The Big Story: Attack fuelled by bigotry
On Monday, Jawaharlal Nehru University student leader Umar Khalid was attacked outside New Delhi’s Constitution Club. A pistol was found at the scene of attack, left there by the assailant who fled. Khalid, fortunately and fortuitously, escaped unhurt. But the incident has clearly damaged the reputation of the Delhi police, given that it took place in the heart of the city, just two days before the Independence day when the Capital was under a heavy security blanket.
Khalid revealed later that he had informed the police about threats to his life two months ago and had sought security. The Delhi police has claimed that they had been trying to meet Khalid but were unable to do so as the student leader was busy.
This claim of the Delhi police betrays the lack of seriousness in the security establishment about the lives of persons who are considered as dissenters. When a credible threat to a life comes up, the police are expected to put in all resources available to protect the person. It was shocking that the Delhi police would blame the busy schedule of the student after sitting on his complaint for weeks.
This is the same lethargy and lack of seriousness that police forces elsewhere have also displayed in investigating murders of rationalists and writers, like Narendra Dabolkar in Maharashtra and MM Kalburgi in Karnataka, who took on the establishment. When such crimes go unpunished, it emboldens antisocial elements to use violence to silence the dissenters. After the attack on Khalid, two men have circulated a video on WhatsApp claiming responsibility for it, a chilling display of lack of fear of law.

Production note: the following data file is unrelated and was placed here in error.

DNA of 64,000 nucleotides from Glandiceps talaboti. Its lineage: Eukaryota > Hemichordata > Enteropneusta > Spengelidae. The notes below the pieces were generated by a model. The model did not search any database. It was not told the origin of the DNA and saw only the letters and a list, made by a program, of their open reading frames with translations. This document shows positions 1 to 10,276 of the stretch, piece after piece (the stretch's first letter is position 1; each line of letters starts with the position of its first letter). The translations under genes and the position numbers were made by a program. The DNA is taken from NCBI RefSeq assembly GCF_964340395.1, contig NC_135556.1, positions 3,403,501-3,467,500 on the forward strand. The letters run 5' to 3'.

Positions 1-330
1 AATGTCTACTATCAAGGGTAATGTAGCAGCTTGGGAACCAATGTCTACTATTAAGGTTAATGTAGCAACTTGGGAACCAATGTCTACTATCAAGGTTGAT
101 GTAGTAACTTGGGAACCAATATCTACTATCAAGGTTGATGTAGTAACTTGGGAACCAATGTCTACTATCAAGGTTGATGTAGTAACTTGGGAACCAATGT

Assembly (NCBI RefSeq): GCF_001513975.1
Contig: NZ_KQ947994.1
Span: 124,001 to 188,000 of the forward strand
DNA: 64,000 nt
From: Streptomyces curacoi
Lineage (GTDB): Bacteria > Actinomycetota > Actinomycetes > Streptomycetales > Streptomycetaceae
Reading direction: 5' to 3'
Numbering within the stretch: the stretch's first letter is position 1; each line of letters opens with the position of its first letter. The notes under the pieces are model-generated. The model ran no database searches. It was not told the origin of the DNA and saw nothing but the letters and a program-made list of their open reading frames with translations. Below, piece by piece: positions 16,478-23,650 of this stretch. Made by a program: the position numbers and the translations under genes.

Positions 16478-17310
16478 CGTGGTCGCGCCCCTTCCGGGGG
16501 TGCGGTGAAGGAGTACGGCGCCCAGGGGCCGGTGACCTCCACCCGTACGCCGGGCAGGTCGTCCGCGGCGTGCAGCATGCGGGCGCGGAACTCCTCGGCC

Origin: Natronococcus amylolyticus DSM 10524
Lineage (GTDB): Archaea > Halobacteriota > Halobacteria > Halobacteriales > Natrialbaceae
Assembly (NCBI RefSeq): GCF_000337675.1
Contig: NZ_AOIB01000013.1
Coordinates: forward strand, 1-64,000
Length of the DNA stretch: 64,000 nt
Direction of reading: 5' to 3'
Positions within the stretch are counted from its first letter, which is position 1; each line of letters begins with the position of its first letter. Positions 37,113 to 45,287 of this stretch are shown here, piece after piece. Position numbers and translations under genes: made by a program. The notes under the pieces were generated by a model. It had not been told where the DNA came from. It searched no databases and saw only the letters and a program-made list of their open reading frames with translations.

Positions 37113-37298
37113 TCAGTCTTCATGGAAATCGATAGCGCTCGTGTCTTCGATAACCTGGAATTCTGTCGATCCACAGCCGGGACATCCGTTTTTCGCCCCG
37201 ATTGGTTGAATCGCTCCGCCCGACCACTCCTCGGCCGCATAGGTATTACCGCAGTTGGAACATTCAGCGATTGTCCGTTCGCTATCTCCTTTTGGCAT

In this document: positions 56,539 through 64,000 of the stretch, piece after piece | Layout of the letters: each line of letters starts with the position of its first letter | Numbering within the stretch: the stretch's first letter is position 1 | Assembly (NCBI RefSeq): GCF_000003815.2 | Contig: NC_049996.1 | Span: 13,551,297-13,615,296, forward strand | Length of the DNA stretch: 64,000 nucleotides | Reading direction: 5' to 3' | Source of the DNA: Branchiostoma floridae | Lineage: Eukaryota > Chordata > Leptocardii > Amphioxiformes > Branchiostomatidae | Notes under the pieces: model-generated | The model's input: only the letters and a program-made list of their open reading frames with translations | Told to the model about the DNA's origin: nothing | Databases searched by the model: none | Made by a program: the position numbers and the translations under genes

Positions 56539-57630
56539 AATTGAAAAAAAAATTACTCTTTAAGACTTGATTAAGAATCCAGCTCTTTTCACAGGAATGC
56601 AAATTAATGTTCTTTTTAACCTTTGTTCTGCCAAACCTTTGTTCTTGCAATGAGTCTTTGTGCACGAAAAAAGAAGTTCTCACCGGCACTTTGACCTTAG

Jingoistic television news channels also seem to have played a role in instigating this attack. Ever since Umar Khalid and other JNU students were booked in a sedition case in 2016, pro-establishment news anchors labelled these students “anti-nationals”, “tukde-tukde gang” and “breaking India forces”, despite the police struggling to file a chargesheet for lack of evidence. A few news outlets tried, without any substantiation, to even tar Khalid with the brush of terrorism, after painting him as an Islamist. Videos of these students purportedly shouting seditious slogans were telecast, with gladiatorial TV anchors asking for them to be punished, happily joined in the chorus by spokespersons from the Bharatiya Janata Party, choosing to thus showcase their patriotism on prime time debates. While these videos were later shown to be false, no serious investigation has been carried out to nail those responsible. In March 2017, Khalid wrote an open letter to the media, in which he said that many TV studios were ‘again playing the role of a lynch mob’. The media, especially television channels, need to introspect on their role and stop normalising hate towards dissenting voices in their quest to please the government. That is important but not enough. Unless the police gets its act together and clamps down on hate mongers, such attacks are bound to become the new normal.
The Big Scroll
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Full text: ‘My name is Umar Khalid, certainly, but I am not a terrorist’
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